I realize not everybody is obsessed with taking classes. If you’re not, this might be even more important for you. Continuing to learn and grow has been one of the most enjoyable ways to rediscover the person I was years ago. Within the past month I’ve taken a basket weaving class and an aerial yoga class. Next month? Thai cooking. While soaking reeds in water and maneuvering around a giant silk, I forgot all of the responsibilities waiting for me at home. Classes teach you something new, which in and of itself is valuable, but they also require you to leave the house, leave your children, and stimulate your brain in a way that benefits you. I can’t speak highly enough of it. (By the way, community education is a great place to start. The classes are affordable and plentiful.)
You don’t have to be a writer for this to benefit you. Pick up your journal (or the back of a Target receipt, or your computer) and capture your thoughts. Work through the layers separating you as a parent from you as other; you as the person you were for the many years before you became a parent. What did you love to do when you had no restraints? Which hobbies brought you joy? Where did you go on your days off? Find out something you miss about your old self and revive it, if only for a happy hour.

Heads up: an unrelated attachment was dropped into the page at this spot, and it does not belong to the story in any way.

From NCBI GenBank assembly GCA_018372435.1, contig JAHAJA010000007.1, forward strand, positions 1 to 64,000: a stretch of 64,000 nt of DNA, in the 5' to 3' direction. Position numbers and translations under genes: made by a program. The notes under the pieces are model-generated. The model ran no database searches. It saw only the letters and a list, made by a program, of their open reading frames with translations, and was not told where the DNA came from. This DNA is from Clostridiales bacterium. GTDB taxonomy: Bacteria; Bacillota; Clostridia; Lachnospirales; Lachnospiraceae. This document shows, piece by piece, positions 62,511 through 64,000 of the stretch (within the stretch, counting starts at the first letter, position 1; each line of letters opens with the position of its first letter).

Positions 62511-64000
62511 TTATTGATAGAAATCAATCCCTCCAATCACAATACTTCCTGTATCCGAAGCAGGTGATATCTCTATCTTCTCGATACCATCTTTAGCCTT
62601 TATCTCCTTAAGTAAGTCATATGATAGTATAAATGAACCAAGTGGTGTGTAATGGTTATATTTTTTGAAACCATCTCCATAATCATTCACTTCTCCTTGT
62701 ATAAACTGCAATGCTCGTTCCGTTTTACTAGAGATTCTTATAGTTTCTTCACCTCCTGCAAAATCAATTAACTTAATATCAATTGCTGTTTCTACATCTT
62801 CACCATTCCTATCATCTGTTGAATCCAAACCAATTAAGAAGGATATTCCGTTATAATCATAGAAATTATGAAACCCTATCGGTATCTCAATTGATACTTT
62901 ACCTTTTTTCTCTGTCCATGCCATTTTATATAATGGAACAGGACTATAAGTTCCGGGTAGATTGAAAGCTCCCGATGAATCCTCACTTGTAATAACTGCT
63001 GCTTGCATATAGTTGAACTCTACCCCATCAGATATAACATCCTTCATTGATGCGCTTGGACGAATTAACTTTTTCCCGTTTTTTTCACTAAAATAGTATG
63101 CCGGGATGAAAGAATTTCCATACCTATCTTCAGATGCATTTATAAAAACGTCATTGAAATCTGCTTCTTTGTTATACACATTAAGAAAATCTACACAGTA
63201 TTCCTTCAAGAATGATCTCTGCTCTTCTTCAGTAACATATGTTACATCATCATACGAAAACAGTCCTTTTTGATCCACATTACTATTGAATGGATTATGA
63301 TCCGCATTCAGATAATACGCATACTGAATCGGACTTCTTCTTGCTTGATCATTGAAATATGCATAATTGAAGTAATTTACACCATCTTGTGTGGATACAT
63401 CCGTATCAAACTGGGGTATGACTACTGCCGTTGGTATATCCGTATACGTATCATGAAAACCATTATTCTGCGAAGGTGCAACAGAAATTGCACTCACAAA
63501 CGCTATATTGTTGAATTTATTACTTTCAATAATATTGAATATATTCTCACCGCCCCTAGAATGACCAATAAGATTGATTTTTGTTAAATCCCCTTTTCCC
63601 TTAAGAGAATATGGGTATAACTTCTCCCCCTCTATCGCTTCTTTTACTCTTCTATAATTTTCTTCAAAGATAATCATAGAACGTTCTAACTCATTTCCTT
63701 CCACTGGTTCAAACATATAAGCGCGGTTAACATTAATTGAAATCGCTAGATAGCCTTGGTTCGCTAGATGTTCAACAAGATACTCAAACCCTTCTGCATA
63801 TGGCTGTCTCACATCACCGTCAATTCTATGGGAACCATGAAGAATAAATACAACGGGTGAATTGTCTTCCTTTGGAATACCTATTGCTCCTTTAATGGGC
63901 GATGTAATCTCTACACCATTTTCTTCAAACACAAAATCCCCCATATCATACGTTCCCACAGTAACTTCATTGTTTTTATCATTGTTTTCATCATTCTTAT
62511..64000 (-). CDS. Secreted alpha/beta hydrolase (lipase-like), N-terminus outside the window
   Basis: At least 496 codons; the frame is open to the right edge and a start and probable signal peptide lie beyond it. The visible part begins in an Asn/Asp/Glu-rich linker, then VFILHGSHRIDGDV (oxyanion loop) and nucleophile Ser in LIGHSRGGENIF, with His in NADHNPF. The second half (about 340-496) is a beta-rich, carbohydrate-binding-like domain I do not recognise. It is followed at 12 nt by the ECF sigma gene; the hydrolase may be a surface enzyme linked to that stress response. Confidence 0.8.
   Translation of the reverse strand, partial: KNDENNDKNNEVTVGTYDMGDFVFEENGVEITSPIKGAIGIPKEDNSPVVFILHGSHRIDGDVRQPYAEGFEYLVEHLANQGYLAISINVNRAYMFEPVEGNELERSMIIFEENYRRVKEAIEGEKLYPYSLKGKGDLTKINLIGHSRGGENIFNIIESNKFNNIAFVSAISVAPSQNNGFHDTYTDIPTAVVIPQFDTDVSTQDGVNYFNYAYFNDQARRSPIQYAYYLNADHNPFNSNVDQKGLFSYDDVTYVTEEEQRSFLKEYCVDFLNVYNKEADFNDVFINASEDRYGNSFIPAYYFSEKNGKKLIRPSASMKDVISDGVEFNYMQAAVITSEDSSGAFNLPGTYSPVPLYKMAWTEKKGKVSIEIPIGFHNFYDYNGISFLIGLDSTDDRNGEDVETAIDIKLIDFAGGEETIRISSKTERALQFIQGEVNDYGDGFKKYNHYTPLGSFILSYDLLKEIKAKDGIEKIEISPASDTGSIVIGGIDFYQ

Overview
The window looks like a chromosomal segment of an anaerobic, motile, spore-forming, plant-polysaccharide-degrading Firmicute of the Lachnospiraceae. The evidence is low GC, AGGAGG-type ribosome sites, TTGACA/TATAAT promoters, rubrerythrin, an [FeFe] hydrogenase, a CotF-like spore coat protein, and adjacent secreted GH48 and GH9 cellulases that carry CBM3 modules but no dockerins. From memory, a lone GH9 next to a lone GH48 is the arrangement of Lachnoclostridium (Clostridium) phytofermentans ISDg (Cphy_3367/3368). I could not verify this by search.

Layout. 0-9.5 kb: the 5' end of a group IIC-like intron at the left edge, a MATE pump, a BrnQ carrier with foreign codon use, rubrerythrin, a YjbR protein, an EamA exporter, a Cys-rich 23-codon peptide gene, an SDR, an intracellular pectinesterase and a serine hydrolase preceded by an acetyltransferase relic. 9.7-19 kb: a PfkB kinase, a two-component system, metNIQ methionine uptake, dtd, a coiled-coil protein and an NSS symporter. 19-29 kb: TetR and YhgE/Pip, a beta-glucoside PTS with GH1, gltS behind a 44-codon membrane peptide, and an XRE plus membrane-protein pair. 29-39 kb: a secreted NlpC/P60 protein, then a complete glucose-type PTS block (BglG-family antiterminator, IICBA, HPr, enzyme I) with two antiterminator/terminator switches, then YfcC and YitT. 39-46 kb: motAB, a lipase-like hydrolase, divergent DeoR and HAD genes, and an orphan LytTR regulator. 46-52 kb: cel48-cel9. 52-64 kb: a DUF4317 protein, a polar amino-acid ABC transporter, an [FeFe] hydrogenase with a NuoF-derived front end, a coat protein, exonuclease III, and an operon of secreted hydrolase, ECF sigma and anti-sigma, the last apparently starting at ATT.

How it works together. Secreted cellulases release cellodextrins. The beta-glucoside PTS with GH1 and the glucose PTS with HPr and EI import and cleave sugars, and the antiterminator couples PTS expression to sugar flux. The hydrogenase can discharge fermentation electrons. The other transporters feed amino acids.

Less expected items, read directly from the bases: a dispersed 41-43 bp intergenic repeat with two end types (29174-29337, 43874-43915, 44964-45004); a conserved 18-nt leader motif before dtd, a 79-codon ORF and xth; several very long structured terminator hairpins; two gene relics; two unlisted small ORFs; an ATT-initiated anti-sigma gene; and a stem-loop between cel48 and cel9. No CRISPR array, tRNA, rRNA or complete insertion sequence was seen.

I say “job” because this won’t necessarily be easy. But keep in mind that spending time revitalizing the person you were before becoming a parent is not selfish; it’s selfless. Because if you don’t rediscover who you used to be, it may be harder for your children to discover who they are. And isn’t that every parent’s goal?
You were somebody else before you had a kid, and that somebody matters. I urge you to find them, to love and nurture them. Take them for a walk and let them come back to you. You may discover a beautiful depth you forgot you once had.
Kolina Cicero is enamored with stories – reading them, writing them, getting lost within them. Other things she loves include yoga, traveling, and taking cooking, Italian, and writing classes. Her first book, Rosie and the Hobby Farm, will be released in 2020.
BY Kolina Cicero - September 5, 2019
Thank you for being here. For being open to enjoying life’s simple pleasures and looking inward to understand yourself, your neighbors, and your fellow humans! I’m looking forward to chatting with you.